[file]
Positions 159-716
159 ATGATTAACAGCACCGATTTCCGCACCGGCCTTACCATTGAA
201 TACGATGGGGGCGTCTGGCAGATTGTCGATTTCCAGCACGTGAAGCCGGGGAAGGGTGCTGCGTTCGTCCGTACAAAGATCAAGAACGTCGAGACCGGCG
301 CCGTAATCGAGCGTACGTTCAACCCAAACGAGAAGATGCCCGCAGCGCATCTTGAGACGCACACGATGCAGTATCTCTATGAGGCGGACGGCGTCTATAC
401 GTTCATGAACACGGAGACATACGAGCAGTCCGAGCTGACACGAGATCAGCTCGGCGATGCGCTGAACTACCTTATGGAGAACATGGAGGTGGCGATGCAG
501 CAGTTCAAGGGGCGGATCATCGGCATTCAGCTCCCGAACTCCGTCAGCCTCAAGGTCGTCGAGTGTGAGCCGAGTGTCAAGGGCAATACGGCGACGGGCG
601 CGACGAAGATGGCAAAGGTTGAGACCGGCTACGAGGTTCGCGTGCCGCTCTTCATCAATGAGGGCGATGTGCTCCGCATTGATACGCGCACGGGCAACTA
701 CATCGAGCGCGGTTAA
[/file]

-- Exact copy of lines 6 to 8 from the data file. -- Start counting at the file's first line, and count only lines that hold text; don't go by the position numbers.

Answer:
501 CAGTTCAAGGGGCGGATCATCGGCATTCAGCTCCCGAACTCCGTCAGCCTCAAGGTCGTCGAGTGTGAGCCGAGTGTCAAGGGCAATACGGCGACGGGCG
601 CGACGAAGATGGCAAAGGTTGAGACCGGCTACGAGGTTCGCGTGCCGCTCTTCATCAATGAGGGCGATGTGCTCCGCATTGATACGCGCACGGGCAACTA
701 CATCGAGCGCGGTTAA